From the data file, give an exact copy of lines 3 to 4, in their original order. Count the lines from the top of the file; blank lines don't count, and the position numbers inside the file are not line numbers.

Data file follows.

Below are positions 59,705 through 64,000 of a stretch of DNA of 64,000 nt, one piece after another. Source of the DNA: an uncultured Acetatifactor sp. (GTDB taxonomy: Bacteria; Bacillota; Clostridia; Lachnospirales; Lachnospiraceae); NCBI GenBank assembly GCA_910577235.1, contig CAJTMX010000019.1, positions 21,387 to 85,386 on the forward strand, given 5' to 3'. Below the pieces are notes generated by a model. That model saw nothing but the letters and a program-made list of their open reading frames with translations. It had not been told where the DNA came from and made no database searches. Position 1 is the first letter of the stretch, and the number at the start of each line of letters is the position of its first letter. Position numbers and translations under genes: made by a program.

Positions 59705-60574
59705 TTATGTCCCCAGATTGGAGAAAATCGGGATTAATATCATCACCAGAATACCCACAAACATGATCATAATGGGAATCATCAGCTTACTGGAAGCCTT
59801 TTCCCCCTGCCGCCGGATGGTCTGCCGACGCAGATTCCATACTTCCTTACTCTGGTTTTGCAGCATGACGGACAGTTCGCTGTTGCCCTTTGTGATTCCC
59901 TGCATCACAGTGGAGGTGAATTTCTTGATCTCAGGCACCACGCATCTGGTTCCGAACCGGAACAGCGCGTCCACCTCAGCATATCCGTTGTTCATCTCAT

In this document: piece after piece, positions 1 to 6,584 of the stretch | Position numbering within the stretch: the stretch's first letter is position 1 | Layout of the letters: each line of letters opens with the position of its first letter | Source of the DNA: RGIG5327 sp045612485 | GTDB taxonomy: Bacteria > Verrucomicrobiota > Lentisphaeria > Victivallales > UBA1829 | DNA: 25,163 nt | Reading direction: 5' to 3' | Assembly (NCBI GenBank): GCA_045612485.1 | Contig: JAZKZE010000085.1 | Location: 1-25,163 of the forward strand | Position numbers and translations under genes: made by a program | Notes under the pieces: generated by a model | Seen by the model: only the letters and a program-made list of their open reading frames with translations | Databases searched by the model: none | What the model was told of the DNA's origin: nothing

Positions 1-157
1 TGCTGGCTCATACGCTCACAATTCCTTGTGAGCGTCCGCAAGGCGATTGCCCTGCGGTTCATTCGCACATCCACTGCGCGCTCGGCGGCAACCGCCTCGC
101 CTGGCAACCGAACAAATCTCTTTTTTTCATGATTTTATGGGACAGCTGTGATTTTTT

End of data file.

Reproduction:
59705 TTATGTCCCCAGATTGGAGAAAATCGGGATTAATATCATCACCAGAATACCCACAAACATGATCATAATGGGAATCATCAGCTTACTGGAAGCCTT
59801 TTCCCCCTGCCGCCGGATGGTCTGCCGACGCAGATTCCATACTTCCTTACTCTGGTTTTGCAGCATGACGGACAGTTCGCTGTTGCCCTTTGTGATTCCC